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What kind of work makes you come alive?

Eddy Gilmore and family turn borrowed land into a farm. (Photo submitted)

What a horrible, rotten, no good, very bad day! Endless arguments stretched out beyond the horizon, seemingly into infinity. It was the sort of day that causes a questioning of not only your parental abilities, but even the ground upon which you walk. What am I doing here on this planet? Can I do anything right?

Right when it was needed most, the simple solution flooded into my mind, like water flowing across a parched land.

By enticing my twins with the promise of two bucks each, I squeezed 90 minutes of extremely hard labor out of them — work so difficult that I wasn't sure they could do it — as we strained to build my new urban farm on borrowed land: Tiny Farm Duluth.

Together we wrestled huge rolls of sod, many of which weighed as much or more than my 10-year-old children, away from the tenth-of-an-acre garden space upon which they formerly took root.

It became evident that working together was the prudent strategy. Exhausting work also has a way of depleting energy reserves well beyond the point where any excess could be comfortably flared off in the form of pointless arguments.

The result was a complete turnaround in attitude. Our family achieved a near-idyllic state of being. We ended the day with a rare feeling of tremendous satisfaction and accomplishment. Additionally, an epic amount of stuff got done, more than twice what I could have completed on my own. It turns out that those kids can really work! They also really need it.

This strikes a familiar tone. Once upon a time I was in a cubicle doing work that did not suit me, and could not be seen or even effectively described to others. Increasingly unhappy, I found myself rotting away from the inside out, but lacked the courage to do anything about it. Then one day the cord was cut.

First, I wrote a book. As I delivered these bound words by bike throughout the city and beyond, I became obsessed with exploring the richness this community has to offer. I encountered artists, musicians and entrepreneurs. New friendships were forged.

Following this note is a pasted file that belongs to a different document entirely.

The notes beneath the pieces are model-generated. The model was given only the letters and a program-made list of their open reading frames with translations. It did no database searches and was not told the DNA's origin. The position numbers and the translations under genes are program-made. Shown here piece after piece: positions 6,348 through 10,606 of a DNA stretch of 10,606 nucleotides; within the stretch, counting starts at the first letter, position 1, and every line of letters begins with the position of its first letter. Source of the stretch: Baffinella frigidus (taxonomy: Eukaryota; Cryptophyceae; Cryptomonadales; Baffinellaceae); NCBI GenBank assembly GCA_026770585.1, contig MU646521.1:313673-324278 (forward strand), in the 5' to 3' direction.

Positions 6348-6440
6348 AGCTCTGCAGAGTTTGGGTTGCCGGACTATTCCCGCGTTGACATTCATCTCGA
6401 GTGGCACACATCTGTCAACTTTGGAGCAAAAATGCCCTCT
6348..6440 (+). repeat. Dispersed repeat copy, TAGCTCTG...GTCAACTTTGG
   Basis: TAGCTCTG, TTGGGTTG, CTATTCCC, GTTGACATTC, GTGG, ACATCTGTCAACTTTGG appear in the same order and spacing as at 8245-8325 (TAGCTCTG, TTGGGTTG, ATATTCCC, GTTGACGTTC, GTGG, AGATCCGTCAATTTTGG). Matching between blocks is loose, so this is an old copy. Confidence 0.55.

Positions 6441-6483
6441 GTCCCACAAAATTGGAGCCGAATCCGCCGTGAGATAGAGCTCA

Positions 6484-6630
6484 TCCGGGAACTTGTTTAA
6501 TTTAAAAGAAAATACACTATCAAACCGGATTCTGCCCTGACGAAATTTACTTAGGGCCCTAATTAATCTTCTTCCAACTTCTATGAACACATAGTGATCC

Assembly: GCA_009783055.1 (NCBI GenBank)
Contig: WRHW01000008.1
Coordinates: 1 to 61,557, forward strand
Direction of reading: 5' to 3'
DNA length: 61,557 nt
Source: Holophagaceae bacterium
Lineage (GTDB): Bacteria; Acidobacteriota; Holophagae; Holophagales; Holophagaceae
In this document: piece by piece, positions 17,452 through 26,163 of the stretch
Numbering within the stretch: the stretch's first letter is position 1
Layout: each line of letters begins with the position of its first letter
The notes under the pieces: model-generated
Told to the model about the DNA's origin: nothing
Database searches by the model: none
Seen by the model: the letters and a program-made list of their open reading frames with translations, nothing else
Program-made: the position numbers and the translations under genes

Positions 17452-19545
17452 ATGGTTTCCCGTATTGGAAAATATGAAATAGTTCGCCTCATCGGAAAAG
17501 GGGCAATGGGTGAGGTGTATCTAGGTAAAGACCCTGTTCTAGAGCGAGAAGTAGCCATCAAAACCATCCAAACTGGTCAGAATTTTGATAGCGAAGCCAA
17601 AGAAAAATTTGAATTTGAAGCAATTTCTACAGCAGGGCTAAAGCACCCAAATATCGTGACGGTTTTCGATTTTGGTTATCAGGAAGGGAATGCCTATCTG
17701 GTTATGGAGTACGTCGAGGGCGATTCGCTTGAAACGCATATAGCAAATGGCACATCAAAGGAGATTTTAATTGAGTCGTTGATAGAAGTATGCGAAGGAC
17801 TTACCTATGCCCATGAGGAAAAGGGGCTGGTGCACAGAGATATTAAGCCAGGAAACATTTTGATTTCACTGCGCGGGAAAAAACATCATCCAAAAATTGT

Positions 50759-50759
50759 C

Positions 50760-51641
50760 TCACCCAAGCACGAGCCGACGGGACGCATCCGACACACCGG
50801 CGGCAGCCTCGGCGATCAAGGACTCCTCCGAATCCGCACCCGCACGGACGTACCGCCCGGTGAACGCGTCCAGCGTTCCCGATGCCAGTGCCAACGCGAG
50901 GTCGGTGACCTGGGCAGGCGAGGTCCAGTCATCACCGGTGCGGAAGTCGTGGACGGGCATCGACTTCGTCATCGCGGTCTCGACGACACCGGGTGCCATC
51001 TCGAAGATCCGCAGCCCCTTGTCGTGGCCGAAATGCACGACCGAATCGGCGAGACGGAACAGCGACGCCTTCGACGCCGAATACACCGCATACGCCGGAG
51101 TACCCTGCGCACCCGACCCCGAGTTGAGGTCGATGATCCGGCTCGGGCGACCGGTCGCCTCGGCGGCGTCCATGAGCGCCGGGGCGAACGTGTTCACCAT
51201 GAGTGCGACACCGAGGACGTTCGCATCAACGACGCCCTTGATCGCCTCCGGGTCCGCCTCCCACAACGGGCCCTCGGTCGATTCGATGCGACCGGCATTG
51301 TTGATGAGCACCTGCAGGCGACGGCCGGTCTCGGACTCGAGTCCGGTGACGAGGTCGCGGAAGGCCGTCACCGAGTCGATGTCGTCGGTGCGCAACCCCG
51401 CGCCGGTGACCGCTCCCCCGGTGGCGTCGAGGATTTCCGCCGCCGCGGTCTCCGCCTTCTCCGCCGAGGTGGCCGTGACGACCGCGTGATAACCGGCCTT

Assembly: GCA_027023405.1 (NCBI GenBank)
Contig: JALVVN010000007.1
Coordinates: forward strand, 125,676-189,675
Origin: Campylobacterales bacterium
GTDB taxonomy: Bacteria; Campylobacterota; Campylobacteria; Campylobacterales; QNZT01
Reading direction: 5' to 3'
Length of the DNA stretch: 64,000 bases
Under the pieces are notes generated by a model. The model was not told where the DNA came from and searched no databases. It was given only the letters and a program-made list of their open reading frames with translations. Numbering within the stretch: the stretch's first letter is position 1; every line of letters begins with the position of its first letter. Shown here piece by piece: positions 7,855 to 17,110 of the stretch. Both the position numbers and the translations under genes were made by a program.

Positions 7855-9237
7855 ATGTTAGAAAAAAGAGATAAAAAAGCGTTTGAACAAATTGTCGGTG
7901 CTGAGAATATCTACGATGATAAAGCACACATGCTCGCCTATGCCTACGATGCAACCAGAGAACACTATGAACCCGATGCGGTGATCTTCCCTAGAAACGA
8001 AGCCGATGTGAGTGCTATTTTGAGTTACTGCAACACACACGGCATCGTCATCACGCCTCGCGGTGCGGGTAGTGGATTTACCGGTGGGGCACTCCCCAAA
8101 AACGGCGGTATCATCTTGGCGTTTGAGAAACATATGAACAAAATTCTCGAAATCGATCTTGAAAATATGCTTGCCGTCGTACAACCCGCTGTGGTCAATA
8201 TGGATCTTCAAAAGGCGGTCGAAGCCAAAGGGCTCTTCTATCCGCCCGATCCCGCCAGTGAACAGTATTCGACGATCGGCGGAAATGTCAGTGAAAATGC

This enabled me to see just how much more fulfilling and satisfying a locally-based life is and can be, but since this tends to mostly involve consumption, it wasn't quite enough.

I discovered that our work — what we produce of value for our neighbors — actually matters. Our work plugs us into a dynamic ecosystem called the economy.

Economic interactions, in both production and consumption, form the basis of a healthy community. It is the outsourcing of productivity to distant corporations, for the sake of efficiency, that has hollowed out formerly vibrant cities and towns from coast to coast.

Nutrient-dense, pesticide-free, fresh, local lettuce, carrots, beets and spinach have tremendous value. Not nearly as much, however, as the series of human interactions that spawned them in the first place and provide purpose and meaning for all the hard labor required to continue growing them.

What kind of work makes you come alive? Humbly, I suggest to you that this sort of labor, performed passionately and strenuously, just might be exactly what your immediate community needs. This kind of joyful work, some might even call it redemptive, is perhaps your greatest opportunity to help make this world a better place.

I invite you to follow me along this crazy journey at tinyfarmduluth.com, where you'll see this urban farm unfold through the inevitable school of hard knocks. Whether your preference is for vegetables, art or words, we've got you covered. The work of farming, or of producing anything else of value through your wits and creativity, is an art form worthy of thoughtful reflection.

Monthly Budgeteer columnist Eddy Gilmore is the author of “The Emancipation of a Buried Man.” Discover more at eddygilmore.com.

Eddy Gilmore

Monthly Budgeteer columnist Eddy Gilmore is a freelance writer, father of twins and husband of one. Connect with Eddy at eddygilmore.com.

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